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    History of the Arab Peoples

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    Has anyone here read Hourani's "History of the Arab Peoples"?

    I just received it in the mail and was wondering if it is good/accurate, etc.

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    Re: History of the Arab Peoples

    never heard of it, whose the author and what is the summary given in the back?

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    Re: History of the Arab Peoples

    Hourani is a Lebanese historian.

    The summary on the back is

    "Upon its publication in 1991, Albert Hourani’s masterwork was hailed as the definitive story of Arab civilization, and became both a bestseller and an instant classic. In a panoramic view encompassing twelve centuries of Arab history and culture, Hourani brilliantly illuminated the people and events that have fundamentally shaped the Arab world.
    Now this seminal book is available in an expanded second edition. Noted Islamic scholar Malise Ruthven brings the story up to date from the mid-1980s, including such events as the Gulf War; civil unrest in Algeria; the change of leadership in Syria, Morocco, and Jordan; and the aftermath of the events of September 11, 2001.
    The terrorist attacks in the United States, ongoing crisis in Iraq, and renewed violence between Israelis and Palestinians all underscore the need for a balanced and well-informed understanding of the Arab world, and make this insightful history of the Arab peoples more important than ever"

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    Re: History of the Arab Peoples

    Salaam

    Ive seen it in Bookstores, you've piqued my interest, Ill try and get a hold of it.

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    Re: History of the Arab Peoples

    I've never read it and probably won't after reading the reviews, but you may find it interesting yourself.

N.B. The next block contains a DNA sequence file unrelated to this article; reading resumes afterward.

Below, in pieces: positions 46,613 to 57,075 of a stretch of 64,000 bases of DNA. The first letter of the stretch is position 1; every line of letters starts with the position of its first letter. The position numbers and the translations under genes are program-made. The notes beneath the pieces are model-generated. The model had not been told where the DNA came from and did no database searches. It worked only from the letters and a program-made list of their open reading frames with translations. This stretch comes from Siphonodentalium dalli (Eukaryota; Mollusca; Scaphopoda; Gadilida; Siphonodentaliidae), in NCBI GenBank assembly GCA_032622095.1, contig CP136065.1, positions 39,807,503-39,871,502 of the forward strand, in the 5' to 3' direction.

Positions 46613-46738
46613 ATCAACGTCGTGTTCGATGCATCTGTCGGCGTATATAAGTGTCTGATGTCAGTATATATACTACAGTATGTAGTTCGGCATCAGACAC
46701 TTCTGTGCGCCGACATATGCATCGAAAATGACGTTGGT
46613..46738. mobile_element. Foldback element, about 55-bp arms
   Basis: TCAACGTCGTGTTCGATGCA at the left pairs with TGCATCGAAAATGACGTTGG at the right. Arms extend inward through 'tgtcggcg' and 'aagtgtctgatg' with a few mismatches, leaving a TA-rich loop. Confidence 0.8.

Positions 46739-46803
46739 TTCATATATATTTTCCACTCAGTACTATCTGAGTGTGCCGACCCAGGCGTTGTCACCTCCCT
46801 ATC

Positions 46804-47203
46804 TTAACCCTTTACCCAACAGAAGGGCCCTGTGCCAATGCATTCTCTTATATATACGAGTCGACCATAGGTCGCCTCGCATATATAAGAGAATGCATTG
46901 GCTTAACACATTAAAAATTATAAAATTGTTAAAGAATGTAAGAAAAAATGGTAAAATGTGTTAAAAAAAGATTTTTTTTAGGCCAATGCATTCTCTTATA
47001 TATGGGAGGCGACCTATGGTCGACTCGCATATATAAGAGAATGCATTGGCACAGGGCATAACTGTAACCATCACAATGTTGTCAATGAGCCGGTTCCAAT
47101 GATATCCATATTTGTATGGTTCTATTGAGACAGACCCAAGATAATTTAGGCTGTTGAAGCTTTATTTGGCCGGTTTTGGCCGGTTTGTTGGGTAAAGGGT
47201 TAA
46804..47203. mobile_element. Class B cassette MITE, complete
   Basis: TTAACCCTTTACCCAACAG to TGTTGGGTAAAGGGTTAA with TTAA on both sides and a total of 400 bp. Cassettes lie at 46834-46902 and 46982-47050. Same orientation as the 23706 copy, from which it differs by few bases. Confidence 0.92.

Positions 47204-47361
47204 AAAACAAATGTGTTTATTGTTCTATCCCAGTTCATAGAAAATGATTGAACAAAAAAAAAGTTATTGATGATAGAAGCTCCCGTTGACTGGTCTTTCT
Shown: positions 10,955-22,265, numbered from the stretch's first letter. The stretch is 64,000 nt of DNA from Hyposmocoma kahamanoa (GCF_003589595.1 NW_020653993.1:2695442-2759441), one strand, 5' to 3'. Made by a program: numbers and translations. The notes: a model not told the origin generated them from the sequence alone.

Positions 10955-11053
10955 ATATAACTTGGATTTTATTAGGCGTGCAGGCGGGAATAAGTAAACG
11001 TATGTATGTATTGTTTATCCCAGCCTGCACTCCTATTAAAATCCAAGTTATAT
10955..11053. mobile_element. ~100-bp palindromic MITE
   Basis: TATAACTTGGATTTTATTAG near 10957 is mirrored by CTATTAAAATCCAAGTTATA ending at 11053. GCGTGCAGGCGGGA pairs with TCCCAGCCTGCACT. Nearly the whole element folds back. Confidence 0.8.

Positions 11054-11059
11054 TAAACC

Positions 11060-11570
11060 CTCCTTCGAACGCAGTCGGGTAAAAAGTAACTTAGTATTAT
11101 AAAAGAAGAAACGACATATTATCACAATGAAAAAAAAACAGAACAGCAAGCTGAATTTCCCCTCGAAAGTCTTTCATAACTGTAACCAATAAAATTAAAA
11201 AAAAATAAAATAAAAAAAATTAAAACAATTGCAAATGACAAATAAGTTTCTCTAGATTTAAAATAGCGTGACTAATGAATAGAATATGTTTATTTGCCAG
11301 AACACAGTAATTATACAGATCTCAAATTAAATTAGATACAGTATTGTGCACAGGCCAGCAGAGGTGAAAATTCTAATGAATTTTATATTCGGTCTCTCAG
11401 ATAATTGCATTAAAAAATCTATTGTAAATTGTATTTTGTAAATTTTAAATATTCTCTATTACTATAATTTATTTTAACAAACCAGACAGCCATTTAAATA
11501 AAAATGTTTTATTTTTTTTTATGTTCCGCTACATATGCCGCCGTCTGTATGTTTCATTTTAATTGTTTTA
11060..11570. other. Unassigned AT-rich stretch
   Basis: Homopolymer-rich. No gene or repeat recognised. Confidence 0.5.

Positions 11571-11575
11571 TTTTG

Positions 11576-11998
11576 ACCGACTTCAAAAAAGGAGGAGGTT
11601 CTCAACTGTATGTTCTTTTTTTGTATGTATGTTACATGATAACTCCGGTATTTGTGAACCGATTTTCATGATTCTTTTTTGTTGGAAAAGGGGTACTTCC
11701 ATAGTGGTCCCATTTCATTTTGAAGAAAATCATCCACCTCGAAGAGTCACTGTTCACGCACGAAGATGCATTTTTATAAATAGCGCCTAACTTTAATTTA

A History of the Arab Peoples is a book written by the British-born Lebanese historian Albert Hourani. The book presents the history of the Arabs from the advent of Islam (although some pre-Islamic history is included) to the late 20th Century. More recent editions contain an afterword by Malise Ruthven bringing the history up to the present day including the Invasion of Iraq. The book has been translated into Arabic, and the book has found some currency in Arab universities and schools as an introductory text for Arab history. It has also been used as a text for upper-level courses in Arabic as a second language, on account of the highly readable style of Kamal Khouly's translation.

    -https://en.wikipedia.org/wiki/A_History_of_the_Arab_Peoples

    When reading fictional books, I tend to see first who the author is and their background and viewpoints relative to the topic. For instances, I wouldn't be reading a book on the history of Palestine if the author is an Israeli. I also like to read the negative views online, be it for a book or some item i'm buying, the positives stand out by their sheer quantity but the negative ones tell you a lot more about the product. So based on the reviews I've read on this, it seems like a decent book for the most part for westerners as it covers the general basic stuff. I think this is the most realistic review of the book:

    Derek Ide: As far as content goes, Hourani does an excellent job of mitigating the potential pitfalls of attempting to cover such a vast topic. He does well encompassing a variety of aspects, including political and social movements, culture and literature, economics, etc. There are many aspects of this which leave the reader hanging, however. Often, a revolt or uprising is mentioned, with no context and no other information. It is simply given by name or, sometimes, not even named at all. Since he doesn't cite his source, you cannot often go back and figure it out without an enormously frustrating amount of time shooting in the dark on the internet.

    One of the major drawbacks is his treatment of empire. He is far too lenient on the imperial powers, especially Britain (he seems to be harder on France, for whatever reason, perhaps because of his own location). The way his book presents empire, one imagines that the great imperial powers had their own interests, which they took care of, but were generally benevolent masters which simply made mistakes due to a lack of knowledge, bad choices, etc. I think, before engaging a book like this, one ought to read Michael Parenti's "Against Empire" or "The Face of Imperialism" just to have a primer on how imperialism works.

    The next point, and this was a shock to me, Hourani completely whitewashes the 1948 Palestinian Nakba. He present it as, essentially, a war between two equal sides, in which the Zionist forces were better prepared and won the day. He mentions a few hundred thousand Palestinians become refugees, but doesn't mention any of the terror, the violence, the death brought about by Zionist policy, outlined, for instance, in Plan Dalet. I would suggest, as an antidote to this, one reads the alexipharmic book by Israeli historian Ilan Pappe titled "The Ethnic Cleansing of Palestine."

    At any rate, if you want something to satisfy a basic desire to engage the Arab world, this is the book.

    https://www.goodreads.com/book/show/...e_Arab_Peoples
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